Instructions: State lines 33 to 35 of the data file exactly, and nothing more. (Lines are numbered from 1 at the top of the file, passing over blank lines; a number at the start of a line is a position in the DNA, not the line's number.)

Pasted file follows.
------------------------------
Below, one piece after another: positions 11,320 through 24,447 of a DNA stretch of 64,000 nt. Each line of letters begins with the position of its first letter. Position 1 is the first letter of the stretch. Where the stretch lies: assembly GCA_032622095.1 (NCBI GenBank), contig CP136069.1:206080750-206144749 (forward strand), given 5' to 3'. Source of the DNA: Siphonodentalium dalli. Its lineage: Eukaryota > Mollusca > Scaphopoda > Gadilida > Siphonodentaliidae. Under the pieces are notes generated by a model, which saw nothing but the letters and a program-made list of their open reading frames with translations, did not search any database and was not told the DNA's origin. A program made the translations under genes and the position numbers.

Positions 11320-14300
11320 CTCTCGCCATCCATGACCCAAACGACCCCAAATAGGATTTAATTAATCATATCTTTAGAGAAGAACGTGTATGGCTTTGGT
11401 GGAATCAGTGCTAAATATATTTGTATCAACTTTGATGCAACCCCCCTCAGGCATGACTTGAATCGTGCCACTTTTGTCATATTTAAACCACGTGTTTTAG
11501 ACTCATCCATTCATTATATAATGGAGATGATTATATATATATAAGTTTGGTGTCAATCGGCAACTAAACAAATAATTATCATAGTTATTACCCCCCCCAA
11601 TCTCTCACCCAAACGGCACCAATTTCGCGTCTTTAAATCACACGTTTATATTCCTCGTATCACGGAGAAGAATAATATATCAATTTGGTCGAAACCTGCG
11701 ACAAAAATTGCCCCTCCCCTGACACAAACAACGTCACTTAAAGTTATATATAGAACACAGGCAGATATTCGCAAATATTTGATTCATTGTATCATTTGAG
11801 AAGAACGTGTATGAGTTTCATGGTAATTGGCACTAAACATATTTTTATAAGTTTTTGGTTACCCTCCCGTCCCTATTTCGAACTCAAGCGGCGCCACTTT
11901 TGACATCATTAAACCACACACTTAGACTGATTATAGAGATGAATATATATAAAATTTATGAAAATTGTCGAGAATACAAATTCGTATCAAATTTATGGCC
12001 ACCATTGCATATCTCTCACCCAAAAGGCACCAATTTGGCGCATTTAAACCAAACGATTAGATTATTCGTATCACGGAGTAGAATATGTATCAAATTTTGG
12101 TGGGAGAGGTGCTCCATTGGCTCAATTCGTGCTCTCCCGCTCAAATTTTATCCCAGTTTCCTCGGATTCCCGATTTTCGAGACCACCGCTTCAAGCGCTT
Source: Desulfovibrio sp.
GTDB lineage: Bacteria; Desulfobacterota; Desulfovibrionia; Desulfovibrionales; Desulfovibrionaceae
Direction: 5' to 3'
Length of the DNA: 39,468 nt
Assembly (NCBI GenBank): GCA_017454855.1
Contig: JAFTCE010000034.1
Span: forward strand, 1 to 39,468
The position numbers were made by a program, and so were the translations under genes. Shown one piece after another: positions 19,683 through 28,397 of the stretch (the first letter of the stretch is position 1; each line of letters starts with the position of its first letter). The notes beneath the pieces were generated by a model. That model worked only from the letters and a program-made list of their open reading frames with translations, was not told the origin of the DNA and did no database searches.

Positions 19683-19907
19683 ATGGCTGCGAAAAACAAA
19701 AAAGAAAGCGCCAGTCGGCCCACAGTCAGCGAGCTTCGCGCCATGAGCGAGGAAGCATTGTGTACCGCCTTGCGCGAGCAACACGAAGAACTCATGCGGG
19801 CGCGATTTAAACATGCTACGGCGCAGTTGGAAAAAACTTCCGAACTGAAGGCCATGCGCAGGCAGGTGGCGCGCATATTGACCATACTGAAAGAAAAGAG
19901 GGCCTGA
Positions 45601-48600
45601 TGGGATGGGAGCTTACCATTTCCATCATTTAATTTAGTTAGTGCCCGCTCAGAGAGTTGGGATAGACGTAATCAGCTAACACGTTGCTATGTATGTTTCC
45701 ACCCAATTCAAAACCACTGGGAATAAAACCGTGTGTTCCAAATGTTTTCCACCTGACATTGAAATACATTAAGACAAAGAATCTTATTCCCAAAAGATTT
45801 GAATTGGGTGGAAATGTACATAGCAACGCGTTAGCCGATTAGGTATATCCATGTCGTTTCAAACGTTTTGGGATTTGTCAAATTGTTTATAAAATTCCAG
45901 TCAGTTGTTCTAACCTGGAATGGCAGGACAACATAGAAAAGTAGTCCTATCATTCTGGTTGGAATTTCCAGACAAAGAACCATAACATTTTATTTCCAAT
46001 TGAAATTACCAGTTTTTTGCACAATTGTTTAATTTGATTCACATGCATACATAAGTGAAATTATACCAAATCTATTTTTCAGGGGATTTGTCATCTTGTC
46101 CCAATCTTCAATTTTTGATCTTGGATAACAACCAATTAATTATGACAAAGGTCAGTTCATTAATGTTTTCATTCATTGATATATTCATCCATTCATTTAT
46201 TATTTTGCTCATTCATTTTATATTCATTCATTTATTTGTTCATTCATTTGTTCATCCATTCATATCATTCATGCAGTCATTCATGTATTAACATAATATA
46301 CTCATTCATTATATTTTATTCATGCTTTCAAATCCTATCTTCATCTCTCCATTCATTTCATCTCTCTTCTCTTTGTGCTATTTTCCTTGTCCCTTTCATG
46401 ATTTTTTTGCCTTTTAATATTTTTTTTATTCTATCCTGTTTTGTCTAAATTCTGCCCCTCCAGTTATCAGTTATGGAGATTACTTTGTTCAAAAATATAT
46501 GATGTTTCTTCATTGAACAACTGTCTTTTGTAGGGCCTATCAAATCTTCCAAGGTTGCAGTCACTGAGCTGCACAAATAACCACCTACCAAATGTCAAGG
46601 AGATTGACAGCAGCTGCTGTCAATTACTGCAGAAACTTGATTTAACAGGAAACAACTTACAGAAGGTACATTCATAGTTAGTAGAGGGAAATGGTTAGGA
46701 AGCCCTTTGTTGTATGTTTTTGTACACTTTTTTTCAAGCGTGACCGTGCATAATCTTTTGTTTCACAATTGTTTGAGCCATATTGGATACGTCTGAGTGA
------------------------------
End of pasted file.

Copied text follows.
46301 CTCATTCATTATATTTTATTCATGCTTTCAAATCCTATCTTCATCTCTCCATTCATTTCATCTCTCTTCTCTTTGTGCTATTTTCCTTGTCCCTTTCATG
46401 ATTTTTTTGCCTTTTAATATTTTTTTTATTCTATCCTGTTTTGTCTAAATTCTGCCCCTCCAGTTATCAGTTATGGAGATTACTTTGTTCAAAAATATAT
46501 GATGTTTCTTCATTGAACAACTGTCTTTTGTAGGGCCTATCAAATCTTCCAAGGTTGCAGTCACTGAGCTGCACAAATAACCACCTACCAAATGTCAAGG